The Advice Godess
I love to dress up and go socialize with people. My boyfriend, however, can only smile friendly and chitchat for about 20 minutes before he seats himself in some corner and starts reading the host’s books. Last time we went to a dinner party, I found him alone in a room petting the owner’s dog! I do introduce him around and encourage him to be more outgoing. I think if he’d just make more of an effort to talk to people, he’d have a better time. He says he’s not miserable but just can’t do social stuff for long. I love having him with me, even though he’s kind of not actually with me. So, can it work with a self-proclaimed introvert and a party girl?
— Social Butterfly
It’s a party! You’re in your element, making the rounds, meeting tons of new people, racking up invites to parties after the party, and your boyfriend’s, well, probably in that little crawl space under the host’s stairs.
Sartre once said “Hell is other people at breakfast.” An introvert sees no reason to narrow it down to a particular time of day. My own introvert boyfriend is charming and fun one-on-one, but his favorite kind of party is one that’s canceled, and his preferred RSVP would be something Ving Rhames said on the set of “Out of Sight”: “I don’t want to talk to anybody I don’t already know.”
Ever since Freud decided (sans evidence) that introverts were repressed, narcissistic trolls under the bridge, extraversion has been considered the ideal and introverts have been seen as socially stunted. Introversion is also wrongly conflated with shyness, but shyness is fear — and shame-based — quite different from seeing no reason to say anything to strangers unless you or they are on fire.
More and more, research points to a strong biological basis for personality. Brain imaging shows distinct differences in introverts and extraverts. Studies by neuroscientist Debra L. Johnson and others found that extraverts, who get energized from external stimulation such as meeting new people, have increased blood flow to rear areas of the brain for sensory processing (listening, touching, watching). Introverts, who tend to be more pensive and introspective and are easily overwhelmed by too much external stimulation, showed more blood flow altogether (indicating more internal stimulation) over more complicated pathways with more activity in frontal regions for inward tasks such as problem-solving, reasoning and remembering. Put that together with a Chinese study adding evidence that introverts get socked with a higher level of cortical arousal from stimuli, and you get the idea that urging introverts to be more outgoing is a bit like urging scissors to be more like a stapler.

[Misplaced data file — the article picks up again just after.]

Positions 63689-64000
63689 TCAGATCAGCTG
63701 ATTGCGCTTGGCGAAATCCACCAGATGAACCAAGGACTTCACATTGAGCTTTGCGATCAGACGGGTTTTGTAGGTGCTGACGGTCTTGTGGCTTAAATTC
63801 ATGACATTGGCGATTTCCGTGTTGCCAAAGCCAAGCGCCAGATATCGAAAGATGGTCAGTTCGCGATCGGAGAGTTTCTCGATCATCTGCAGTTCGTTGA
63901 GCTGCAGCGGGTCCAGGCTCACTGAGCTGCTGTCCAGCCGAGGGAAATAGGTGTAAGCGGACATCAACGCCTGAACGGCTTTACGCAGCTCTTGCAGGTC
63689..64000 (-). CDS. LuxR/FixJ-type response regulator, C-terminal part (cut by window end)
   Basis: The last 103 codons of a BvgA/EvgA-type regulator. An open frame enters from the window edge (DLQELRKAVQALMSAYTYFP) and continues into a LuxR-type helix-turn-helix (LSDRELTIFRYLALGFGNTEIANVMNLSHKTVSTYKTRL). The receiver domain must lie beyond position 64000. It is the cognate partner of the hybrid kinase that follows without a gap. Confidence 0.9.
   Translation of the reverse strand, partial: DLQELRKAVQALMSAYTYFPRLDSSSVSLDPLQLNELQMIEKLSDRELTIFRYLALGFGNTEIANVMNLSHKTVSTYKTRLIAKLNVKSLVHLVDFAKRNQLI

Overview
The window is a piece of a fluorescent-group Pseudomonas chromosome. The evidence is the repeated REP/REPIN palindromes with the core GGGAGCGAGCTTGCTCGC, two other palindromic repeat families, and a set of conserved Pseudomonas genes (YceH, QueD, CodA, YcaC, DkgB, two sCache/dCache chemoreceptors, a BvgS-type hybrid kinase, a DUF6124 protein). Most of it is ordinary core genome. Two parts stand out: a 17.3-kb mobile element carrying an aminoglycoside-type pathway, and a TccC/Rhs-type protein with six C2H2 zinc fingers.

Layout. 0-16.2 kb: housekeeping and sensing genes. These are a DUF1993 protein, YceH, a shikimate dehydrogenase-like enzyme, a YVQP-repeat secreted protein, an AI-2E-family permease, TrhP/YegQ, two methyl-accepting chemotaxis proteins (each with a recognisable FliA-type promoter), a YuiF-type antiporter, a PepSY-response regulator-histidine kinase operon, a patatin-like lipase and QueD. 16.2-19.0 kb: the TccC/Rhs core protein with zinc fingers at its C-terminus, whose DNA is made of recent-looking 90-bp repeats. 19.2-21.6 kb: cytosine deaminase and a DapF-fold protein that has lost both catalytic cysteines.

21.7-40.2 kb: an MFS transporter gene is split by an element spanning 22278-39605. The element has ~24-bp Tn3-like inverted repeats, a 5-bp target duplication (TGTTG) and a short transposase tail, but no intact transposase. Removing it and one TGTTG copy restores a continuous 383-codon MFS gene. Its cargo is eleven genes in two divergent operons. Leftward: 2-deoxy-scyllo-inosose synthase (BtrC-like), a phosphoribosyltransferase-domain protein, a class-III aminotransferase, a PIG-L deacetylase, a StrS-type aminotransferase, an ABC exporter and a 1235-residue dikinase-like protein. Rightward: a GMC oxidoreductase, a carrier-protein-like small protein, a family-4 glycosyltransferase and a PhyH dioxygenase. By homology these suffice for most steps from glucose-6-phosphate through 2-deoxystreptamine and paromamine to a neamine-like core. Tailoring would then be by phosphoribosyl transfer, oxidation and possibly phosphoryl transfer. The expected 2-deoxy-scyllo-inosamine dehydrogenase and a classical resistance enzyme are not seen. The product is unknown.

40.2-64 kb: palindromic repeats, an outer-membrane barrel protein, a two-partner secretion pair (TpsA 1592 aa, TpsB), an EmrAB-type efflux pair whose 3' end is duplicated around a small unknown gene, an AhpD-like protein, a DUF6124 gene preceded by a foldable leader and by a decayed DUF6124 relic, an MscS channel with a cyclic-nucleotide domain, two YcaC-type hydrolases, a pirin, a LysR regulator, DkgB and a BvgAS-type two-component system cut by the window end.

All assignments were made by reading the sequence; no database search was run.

So, can it work between you and a boyfriend who probably researches the host’s wallpaper so he can dress to blend into the background? Well, maybe — if you’re independent enough to show up to most events without him as Your Date(TM). There will, of course, be times when it means something to you to have him there, and the compromise then is his to make. Be sensitive to his feelings. Try to get there early (when the houseplant-to-guest ratio is greatest), and be OK with him eventually slinking off to read “The Life History of the Dung Beetle” or talking to the dog (who’s sometimes the most interesting person at the party).
(c)2010, Amy Alkon, all rights reserved. Got a problem? Write Amy Alkon, 171 Pier Ave., Suite 280, Santa Monica, CA 90405, or e-mail AdviceAmy@aol.com (www.advicegoddess.com)